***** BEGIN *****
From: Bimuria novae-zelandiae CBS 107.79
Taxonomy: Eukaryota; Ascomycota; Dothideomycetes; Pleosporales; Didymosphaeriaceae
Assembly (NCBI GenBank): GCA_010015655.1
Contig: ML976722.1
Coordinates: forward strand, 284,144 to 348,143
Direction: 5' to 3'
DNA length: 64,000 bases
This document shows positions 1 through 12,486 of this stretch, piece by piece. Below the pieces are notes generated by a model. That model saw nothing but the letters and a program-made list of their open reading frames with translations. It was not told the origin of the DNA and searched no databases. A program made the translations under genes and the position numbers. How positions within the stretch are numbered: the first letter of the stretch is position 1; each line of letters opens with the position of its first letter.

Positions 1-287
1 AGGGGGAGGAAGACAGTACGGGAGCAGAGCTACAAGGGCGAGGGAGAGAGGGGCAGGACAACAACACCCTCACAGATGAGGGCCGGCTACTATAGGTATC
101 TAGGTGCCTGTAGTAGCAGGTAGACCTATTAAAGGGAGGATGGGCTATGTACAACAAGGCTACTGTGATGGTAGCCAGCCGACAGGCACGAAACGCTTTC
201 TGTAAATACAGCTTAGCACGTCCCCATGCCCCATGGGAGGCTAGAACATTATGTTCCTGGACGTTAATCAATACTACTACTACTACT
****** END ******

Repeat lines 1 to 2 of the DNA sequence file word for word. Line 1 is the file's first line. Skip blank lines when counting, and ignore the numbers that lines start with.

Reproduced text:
From: Bimuria novae-zelandiae CBS 107.79
Taxonomy: Eukaryota; Ascomycota; Dothideomycetes; Pleosporales; Didymosphaeriaceae